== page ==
The Telegraph
Since 1st March, 1999
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Burn Standard divestment ready to roll

New Delhi, Feb. 14: The high-level core group on divestment will go ahead with all pre-sales activities for Asansol-based wagon maker Burn Standard despite the Supreme Court’s decision to halt divestment in all companies which were nationalised by an act of Parliament.

The core group, which comprises a group of secretaries headed by the cabinet secretary, is asking merchant bankers to the sale — UTI Bank — to prepare a shareholders’ memorandum for Burn Standard. Firming up the shareholders’ memorandum is considered to be the last step before putting any state-run company on the block.

“It is significant that the government has decided to go ahead with this move. It is a signal and there will be more such moves to complete the groundwork needed to put up more PSUs for sale that had been halted by the Supreme Court,” said officials.

The disinvestment ministry is sure of getting the apex court’s clearance within the next few months if not weeks and will start the selloff process with a vengeance once elections are over. Consequently, the unit wants to keep all work on this front ready.

Once the apex court decides to allow the government to go ahead with its privatisation programme, the disinvestment ministry has plans to put 24 firms on the block. Besides the two oil marketing giants, HPCL and BPCL, these include tea and engineering firm Balmer Lawrie and a clutch of ITDC hotels.

Scared of being sold off to what they feel might be a private entrepreneur interested in stripping the asset-rich company of its valuable real estate and other resources, Burn Standard officers and employees have, since last year, been pleading that the railway ministry take over the firm as it is the principal manufacturer of wagons for the Indian Railways.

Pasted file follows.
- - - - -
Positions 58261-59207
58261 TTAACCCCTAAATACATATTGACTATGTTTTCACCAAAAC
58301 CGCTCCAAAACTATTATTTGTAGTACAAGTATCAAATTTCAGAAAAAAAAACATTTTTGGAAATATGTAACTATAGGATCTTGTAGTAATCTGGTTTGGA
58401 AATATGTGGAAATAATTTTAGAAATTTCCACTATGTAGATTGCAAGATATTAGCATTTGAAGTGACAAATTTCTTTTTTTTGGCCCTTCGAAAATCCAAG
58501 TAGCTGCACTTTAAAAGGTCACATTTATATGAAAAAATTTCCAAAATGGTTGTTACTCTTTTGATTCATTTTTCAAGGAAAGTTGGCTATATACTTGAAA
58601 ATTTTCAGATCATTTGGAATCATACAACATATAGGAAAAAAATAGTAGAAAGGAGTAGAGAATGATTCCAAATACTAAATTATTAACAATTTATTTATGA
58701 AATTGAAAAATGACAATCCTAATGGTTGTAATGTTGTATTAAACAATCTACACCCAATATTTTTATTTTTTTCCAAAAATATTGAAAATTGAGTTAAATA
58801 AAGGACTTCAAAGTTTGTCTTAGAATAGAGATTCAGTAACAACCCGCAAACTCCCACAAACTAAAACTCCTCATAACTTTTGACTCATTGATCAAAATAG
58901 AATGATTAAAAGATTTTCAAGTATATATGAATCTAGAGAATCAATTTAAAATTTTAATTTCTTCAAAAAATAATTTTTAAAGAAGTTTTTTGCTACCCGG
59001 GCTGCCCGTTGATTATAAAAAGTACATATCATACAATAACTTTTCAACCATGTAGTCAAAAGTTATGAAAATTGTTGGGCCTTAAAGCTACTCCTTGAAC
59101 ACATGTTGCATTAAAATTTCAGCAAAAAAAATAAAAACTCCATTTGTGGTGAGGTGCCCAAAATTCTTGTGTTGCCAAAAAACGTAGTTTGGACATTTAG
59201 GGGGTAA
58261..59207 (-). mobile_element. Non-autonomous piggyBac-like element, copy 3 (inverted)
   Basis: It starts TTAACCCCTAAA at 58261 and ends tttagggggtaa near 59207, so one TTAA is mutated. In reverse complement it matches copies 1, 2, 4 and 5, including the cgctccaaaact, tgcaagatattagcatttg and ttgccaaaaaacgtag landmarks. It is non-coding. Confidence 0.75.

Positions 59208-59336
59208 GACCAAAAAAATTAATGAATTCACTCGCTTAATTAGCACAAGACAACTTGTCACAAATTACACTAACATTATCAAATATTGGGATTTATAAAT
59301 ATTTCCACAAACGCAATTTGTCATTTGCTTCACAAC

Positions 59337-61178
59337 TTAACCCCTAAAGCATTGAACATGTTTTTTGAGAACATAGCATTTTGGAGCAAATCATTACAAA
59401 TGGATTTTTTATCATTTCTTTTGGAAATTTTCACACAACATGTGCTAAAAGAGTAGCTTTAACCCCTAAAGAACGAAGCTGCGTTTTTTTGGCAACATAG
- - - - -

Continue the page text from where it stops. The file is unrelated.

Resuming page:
However, instead of Burn Standard, the railways is considering a proposal to take over Mokameh and Muzaffarpur units of Bharat Wagon & Engineering Ltd as its captive units.

These two units fall in areas where Samata Party leader and railway minister Nitish Kumar hold sway.

Compared with Burn Standard, Bharat Wagons is in a poor shape. While Burn Standard has three units with machinery in good condition, Bharat wagons is in a ramshackled state.

Bharat Wagons has run up losses of Rs 30 crore in the last three years, while Burn Standard made a marginal loss of just Rs 24 lakh in 2002-03 and is expected to make a small profit in 2003-04.

Burn Standard, one of the largest wagon manufacturers in the country with an installed capacity of 8661 four-wheeler units and 1800 workers, has two major engineering units located at Howrah and Burnpur, besides refractory units located in West Bengal, Bihar, Madhya Pradesh and Tamil Nadu.

Besides, Burn Standard has an offshore platform fabrication yard at Jellingham in the Midnapore district.

It is backed by composite infrastructure to manufacture special wagons for transporting alumina powder, cement, fertiliser, milk (in stainless steel tank) and tank wagon for the transportation of liquefied petroleum gas. It also has a steel foundry to manufacture cast steel bogies and couplers for wagons.

Once the core group gives a go-ahead to the sale, the government will sell some 60 per cent stake in the Asansol-based Burn Standard which, in turn, is a 100 per cent subsidiary of Bharat Bhari Udyog Ltd, a holding PSU for several engineering firms.

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